Céline, a magician, meets Julie, a librarian, in Montmartre. Together they stumble on a strange, haunted suburban mansion and become entangled in the repeated drama being played out within. Jacques Rivette’s exhilarating and accomplished seventies favourite combines themes of theatricality, paranoia and la vie parisienne with an entrancing examination of the mysteries of movie-making and movie-going.
“No film has brought me more joy than Céline and Julie Go Boating. It’s funny, playful, full of tiny details that you only notice on subsequent viewings. It’s rather like a bedtime story invented on the spot; the teller doesn’t have the faintest clue where it will end up at the beginning, but disparate elements gradually build up and intersect until, finally, the whole thing comes alive.” David Heslin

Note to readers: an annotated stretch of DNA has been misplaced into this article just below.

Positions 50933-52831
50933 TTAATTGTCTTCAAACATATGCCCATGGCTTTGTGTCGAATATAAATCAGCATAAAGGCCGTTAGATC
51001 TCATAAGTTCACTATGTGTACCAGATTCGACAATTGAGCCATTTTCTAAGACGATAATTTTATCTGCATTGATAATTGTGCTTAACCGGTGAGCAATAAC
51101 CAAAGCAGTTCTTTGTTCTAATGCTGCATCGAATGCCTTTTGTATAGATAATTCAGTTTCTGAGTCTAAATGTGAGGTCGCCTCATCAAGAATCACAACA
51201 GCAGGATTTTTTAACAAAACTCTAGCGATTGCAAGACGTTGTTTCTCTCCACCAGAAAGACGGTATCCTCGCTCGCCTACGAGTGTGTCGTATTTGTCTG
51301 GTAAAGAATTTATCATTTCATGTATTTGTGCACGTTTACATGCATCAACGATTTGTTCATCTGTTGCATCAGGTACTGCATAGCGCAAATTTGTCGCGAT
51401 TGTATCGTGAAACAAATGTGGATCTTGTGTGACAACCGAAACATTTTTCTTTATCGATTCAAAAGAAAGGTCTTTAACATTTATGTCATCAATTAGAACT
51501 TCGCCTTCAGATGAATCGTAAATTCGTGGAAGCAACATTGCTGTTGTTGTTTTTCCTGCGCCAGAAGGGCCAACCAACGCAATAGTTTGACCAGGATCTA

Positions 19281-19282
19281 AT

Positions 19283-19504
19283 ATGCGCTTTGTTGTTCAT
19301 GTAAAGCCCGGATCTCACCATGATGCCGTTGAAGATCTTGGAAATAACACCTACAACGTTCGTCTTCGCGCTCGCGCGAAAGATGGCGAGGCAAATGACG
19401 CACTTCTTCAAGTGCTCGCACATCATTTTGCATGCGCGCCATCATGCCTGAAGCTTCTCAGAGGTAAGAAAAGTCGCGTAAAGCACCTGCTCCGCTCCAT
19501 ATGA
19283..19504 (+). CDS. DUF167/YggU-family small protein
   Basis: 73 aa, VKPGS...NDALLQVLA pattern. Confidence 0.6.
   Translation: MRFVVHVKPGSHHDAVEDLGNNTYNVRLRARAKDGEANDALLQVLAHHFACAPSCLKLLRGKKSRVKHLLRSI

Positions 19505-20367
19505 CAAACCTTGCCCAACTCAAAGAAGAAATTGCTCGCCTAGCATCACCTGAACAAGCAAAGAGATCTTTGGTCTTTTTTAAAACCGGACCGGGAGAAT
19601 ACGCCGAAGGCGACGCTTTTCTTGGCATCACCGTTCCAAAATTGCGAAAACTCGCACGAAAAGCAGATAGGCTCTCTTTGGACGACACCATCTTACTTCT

“The memory is where films spend most of their time, and I always love thinking about Rivette and the actresses and the house – the pinnacle for many traditions and genres of cinema.” Leo Robson
“The most exuberant, haunting expression of female friendship in the history of the cinema.” Mary Wiles